4/24/2012 11:43 AM ET|
Drive uninsured for $500 -- legally
There are some places where, if you have a clean driving record, you can pay an annual fee instead of buying insurance. Is it worth considering?
In practice, every state requires drivers to have auto insurance, and scofflaws are punished with big fines and black marks on their driving records.
In theory, though, there are exceptions. New Hampshire doesn't require car insurance, but it does require that you be able to immediately cover the cost of any damages you cause. Of course, unless you're rich enough to write a check, the only way to do that is through car insurance.
Then there are Virginia and South Carolina, where you can pay the state about $500 to legally drive without auto insurance.
If a police officer pulls you over and you don't have insurance, you show proof that you've paid the annual uninsured motorist fee, and you won't be ticketed for driving without insurance or face all of the fines and court costs that usually accompany such a crime. You may still get ticketed for the original offense that caused the officer to pull you over, but you won't get cited for not having insurance.
You're also still liable for the damage you cause.
Pay your money and take your chances
The $550 uninsured motorist fee, as it's called in South Carolina, doesn't buy the user any insurance, and the driver is still liable for damages if he or she is at fault in an accident.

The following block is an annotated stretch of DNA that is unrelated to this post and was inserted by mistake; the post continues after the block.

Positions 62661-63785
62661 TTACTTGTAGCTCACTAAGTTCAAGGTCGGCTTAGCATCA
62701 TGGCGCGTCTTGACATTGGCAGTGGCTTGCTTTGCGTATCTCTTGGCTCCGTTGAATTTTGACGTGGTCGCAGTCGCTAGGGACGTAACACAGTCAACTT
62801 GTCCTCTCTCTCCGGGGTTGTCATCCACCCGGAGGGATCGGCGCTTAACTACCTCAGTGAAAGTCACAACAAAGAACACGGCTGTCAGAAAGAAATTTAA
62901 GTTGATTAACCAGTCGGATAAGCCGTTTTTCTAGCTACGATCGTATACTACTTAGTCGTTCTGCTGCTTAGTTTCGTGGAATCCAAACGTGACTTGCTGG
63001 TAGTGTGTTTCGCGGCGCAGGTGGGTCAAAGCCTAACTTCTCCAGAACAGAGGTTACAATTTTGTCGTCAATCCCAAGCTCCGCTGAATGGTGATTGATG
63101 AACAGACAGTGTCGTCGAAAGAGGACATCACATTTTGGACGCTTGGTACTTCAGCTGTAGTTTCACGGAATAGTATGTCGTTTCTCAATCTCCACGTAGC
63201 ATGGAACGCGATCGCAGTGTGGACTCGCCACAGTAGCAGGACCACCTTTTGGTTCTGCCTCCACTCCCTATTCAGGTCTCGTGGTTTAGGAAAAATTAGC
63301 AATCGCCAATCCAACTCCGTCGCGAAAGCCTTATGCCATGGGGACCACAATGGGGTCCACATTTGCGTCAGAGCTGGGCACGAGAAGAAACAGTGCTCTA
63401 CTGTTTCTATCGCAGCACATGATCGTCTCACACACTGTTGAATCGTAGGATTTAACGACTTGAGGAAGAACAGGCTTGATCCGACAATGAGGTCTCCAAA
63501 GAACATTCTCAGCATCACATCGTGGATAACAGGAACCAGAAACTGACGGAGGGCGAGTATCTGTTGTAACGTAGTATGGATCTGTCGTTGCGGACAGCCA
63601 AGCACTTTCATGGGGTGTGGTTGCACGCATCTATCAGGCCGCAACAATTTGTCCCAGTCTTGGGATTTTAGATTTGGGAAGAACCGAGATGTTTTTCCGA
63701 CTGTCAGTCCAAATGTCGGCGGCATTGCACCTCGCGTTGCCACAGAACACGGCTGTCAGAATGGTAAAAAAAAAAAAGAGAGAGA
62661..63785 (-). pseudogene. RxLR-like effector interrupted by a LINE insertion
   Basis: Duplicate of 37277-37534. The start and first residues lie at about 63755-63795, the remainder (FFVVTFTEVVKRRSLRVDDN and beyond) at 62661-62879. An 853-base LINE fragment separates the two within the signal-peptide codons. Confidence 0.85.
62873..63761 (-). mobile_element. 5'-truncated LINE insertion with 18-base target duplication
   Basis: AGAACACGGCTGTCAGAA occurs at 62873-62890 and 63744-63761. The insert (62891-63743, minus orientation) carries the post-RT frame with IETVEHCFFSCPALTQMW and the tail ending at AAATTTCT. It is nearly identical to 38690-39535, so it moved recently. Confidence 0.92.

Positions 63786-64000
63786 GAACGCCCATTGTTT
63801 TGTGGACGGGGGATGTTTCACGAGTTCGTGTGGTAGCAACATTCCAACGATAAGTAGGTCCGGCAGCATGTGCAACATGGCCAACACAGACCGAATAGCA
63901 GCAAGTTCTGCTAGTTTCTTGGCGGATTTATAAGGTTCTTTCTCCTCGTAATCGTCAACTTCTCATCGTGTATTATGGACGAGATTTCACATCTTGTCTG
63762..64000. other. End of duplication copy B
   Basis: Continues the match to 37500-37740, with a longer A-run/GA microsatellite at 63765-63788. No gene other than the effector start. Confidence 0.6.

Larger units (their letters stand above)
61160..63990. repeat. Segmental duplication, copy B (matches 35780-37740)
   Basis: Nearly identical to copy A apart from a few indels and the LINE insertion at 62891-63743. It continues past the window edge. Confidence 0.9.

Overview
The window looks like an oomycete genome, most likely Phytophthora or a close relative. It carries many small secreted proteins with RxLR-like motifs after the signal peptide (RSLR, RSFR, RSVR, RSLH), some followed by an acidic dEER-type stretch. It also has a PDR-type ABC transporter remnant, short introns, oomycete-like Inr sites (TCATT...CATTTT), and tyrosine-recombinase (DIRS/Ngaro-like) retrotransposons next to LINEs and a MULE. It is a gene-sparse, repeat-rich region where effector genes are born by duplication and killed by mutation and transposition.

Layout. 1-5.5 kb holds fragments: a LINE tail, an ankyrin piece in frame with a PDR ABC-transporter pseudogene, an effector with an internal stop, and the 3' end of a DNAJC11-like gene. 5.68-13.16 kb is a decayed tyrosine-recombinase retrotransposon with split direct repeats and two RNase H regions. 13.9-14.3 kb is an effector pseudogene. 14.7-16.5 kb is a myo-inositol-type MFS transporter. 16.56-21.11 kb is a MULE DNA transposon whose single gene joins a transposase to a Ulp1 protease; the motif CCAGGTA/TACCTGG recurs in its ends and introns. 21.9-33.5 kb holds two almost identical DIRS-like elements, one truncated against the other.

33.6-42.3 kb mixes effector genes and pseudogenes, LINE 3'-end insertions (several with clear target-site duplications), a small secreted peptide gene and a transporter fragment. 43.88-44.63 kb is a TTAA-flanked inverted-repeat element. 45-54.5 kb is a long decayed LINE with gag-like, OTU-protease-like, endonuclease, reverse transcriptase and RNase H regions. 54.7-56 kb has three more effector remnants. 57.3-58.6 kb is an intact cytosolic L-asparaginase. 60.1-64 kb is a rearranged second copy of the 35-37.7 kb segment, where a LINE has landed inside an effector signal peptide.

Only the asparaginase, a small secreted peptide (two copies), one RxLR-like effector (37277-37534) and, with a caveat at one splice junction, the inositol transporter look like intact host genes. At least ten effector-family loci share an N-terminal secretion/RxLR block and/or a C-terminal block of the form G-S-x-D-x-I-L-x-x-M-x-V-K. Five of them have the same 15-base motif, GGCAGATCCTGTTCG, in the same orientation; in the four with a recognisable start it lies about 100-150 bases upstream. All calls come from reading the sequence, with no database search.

"You have to pay it every year. It's just not the smartest way to go," says Beth Parks, a spokeswoman for the South Carolina Department of Motor Vehicles. It's enough money that "you can insure a vehicle for less than that," says Parks. "It doesn't really give them much of anything."
Then why would anyone buy it?
Doug Barry, a personal injury attorney in Virginia, says the $500 fee for Virginia's uninsured motor vehicle registration might be cheaper for someone who doesn't have any assets to lose but wants to drive legally.
"Once you pay the fee, you're good to go, other than being liable," Barry says. Uninsured drivers in Virginia who cause an accident -- whether or not these drivers have paid the UMV fee -- are liable for damages, but it may be impossible to get money out of them if they don't own much, Barry says.
Or it may be that someone who pays the fee to drive legally without insurance thinks that the monthly insurance premium isn't worth the cost. "People never think they'll get in an accident, I guess," says Melanie Stokes, a spokeswoman for the Virginia Department of Motor Vehicles. "Why pay this monthly fee if you never use it?"
Few takers in either state
Of 5.4 million drivers who were licensed this past fiscal year in Virginia, 2,425 paid the voluntary fee.
Virginia's UMV fee has been around since 1958. The state also requires drivers caught without insurance, or who have paid the UMV fee, to carry an SR-22 certificate for three years once they rejoin the world of the insured.
In South Carolina, 41 people have paid the uninsured motorist fee since it started in 1999, Parks says. Drivers who don't pay the fee or have insurance can be fined $200 if they let their insurance lapse. They can also be charged up to $200 more at $5 per day for every day it remains lapsed, she says.
South Carolina has a list of requirements to become a legal uninsured driver, the first being that every driver in the household must have a driver's license for three or more years before anyone in the household can qualify to become legally uninsured.